Over-Tipper or Habitual Jipper?

Disclaimer: I tip a lot. I know this, everyone that knows me knows this. My husband and I are also pretty generous when we go out to eat with friends – if we don’t just pick up the tab, we always throw in an extra $5-$8, just in case. That being said, most of our friends are the same way. MOST.


I worked in a restaurant for most of my college career. I worked my butt off, and if it weren’t for the NY tourists that came through and didn’t adjust their tipping scale, I probably would not have made any money. Instead, I was very lucky and made lots of money. It was a valuable experience, because it taught me a lot about courtesy and tipping your servers well.

Now that I don’t have to wait tables to make ends meet, and being more or less able to afford to go out to eat frequently, we tend to take advantage of that and enjoy a meal out a few nights a week. When we go out with friends, 99% of them are just as generous and fair as we are, and we usually leave a pretty decent (20%-22%) tip. If we pick up the tab on a credit card, and our friends give cash, 99% of them never shortchange us – more than likely, they will give us a few dollars too much.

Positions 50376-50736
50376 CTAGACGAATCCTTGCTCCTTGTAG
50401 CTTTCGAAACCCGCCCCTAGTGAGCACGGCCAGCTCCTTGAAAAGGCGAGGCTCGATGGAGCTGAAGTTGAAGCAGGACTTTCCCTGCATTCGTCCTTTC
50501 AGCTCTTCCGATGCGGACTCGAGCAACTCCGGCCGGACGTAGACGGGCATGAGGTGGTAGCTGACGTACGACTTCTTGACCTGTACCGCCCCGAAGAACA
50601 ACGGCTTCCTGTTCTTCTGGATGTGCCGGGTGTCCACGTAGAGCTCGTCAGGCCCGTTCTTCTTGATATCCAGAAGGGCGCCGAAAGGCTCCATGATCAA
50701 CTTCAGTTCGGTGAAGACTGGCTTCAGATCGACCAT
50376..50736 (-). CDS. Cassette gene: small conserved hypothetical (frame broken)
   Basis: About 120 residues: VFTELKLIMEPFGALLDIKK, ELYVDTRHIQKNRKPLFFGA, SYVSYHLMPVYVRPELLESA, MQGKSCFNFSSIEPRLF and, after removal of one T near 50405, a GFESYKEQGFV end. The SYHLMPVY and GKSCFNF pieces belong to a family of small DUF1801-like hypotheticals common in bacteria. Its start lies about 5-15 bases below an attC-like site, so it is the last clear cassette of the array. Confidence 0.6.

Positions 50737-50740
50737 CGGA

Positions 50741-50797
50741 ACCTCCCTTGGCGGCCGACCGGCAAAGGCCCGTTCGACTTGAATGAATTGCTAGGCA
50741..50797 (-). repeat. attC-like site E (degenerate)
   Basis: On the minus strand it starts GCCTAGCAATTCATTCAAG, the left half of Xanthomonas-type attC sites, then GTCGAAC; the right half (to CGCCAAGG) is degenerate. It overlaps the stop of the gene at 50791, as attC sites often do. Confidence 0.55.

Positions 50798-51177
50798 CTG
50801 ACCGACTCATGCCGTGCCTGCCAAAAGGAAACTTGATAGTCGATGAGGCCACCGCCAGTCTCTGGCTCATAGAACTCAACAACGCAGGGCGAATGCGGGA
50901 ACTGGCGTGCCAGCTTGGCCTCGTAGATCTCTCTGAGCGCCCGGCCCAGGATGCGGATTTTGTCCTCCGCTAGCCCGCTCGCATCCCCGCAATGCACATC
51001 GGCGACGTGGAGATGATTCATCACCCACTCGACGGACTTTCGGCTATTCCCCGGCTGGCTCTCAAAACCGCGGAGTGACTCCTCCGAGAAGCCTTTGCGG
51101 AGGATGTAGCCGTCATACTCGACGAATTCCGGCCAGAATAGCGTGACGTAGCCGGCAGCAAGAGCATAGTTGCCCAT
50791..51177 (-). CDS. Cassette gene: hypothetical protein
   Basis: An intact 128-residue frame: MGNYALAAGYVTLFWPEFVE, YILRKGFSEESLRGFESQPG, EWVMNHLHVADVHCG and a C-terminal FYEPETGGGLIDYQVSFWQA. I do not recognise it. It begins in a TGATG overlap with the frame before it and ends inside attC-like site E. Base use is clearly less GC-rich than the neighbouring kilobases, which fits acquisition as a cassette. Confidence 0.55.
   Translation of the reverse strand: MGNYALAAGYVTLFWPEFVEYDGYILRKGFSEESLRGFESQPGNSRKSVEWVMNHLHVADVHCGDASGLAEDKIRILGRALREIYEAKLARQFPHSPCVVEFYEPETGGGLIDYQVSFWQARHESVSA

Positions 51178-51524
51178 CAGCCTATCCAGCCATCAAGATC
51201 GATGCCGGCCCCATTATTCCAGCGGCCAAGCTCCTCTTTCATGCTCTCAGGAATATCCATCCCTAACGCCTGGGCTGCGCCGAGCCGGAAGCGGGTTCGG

However, we have one friend in particular who either sucks at math, or just doesn’t understand the politics and social norms of splitting a check. Friend rounds to the nearest 5 or 10 (whichever is closer) and “that should cover me, tax and tip.” It never does, and we are always left picking up the rest. I know it’s only a few dollars here and there, never more than $10 at a time.

We went out for Indian food in the city (tapas style), with another couple and Friend, and the bill came to $220 before tip. Friend had to catch the last train out, so $35 out the door, we and the other couple were left to split the remainder. We had a total of 8 drinks – the other couple picked up 4 (for them and us), we paid for one ourselves, and Friend had two. Friend’s contribution was certainly not enough to cover the entire portion of food and drink – let alone tax and tip. Even the other couple mentioned something after Friend had left.